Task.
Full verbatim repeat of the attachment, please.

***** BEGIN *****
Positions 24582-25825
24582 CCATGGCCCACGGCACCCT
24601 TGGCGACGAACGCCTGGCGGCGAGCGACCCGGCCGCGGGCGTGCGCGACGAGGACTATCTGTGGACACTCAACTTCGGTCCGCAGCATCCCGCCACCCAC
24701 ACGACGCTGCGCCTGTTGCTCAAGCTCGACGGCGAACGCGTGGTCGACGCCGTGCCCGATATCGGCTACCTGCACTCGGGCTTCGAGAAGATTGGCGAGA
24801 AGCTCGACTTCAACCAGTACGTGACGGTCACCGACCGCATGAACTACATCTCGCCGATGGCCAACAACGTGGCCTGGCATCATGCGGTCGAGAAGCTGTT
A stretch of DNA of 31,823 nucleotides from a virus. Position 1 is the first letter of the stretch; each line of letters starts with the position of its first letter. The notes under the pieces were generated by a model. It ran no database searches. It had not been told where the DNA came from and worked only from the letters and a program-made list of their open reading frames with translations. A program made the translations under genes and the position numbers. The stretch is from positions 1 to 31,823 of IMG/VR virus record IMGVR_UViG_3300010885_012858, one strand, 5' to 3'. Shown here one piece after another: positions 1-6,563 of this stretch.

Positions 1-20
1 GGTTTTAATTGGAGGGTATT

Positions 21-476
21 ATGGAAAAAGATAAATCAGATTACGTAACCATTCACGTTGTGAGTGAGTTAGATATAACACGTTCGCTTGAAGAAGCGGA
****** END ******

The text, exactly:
Positions 24582-25825
24582 CCATGGCCCACGGCACCCT
24601 TGGCGACGAACGCCTGGCGGCGAGCGACCCGGCCGCGGGCGTGCGCGACGAGGACTATCTGTGGACACTCAACTTCGGTCCGCAGCATCCCGCCACCCAC
24701 ACGACGCTGCGCCTGTTGCTCAAGCTCGACGGCGAACGCGTGGTCGACGCCGTGCCCGATATCGGCTACCTGCACTCGGGCTTCGAGAAGATTGGCGAGA
24801 AGCTCGACTTCAACCAGTACGTGACGGTCACCGACCGCATGAACTACATCTCGCCGATGGCCAACAACGTGGCCTGGCATCATGCGGTCGAGAAGCTGTT
A stretch of DNA of 31,823 nucleotides from a virus. Position 1 is the first letter of the stretch; each line of letters starts with the position of its first letter. The notes under the pieces were generated by a model. It ran no database searches. It had not been told where the DNA came from and worked only from the letters and a program-made list of their open reading frames with translations. A program made the translations under genes and the position numbers. The stretch is from positions 1 to 31,823 of IMG/VR virus record IMGVR_UViG_3300010885_012858, one strand, 5' to 3'. Shown here one piece after another: positions 1-6,563 of this stretch.

Positions 1-20
1 GGTTTTAATTGGAGGGTATT

Positions 21-476
21 ATGGAAAAAGATAAATCAGATTACGTAACCATTCACGTTGTGAGTGAGTTAGATATAACACGTTCGCTTGAAGAAGCGGA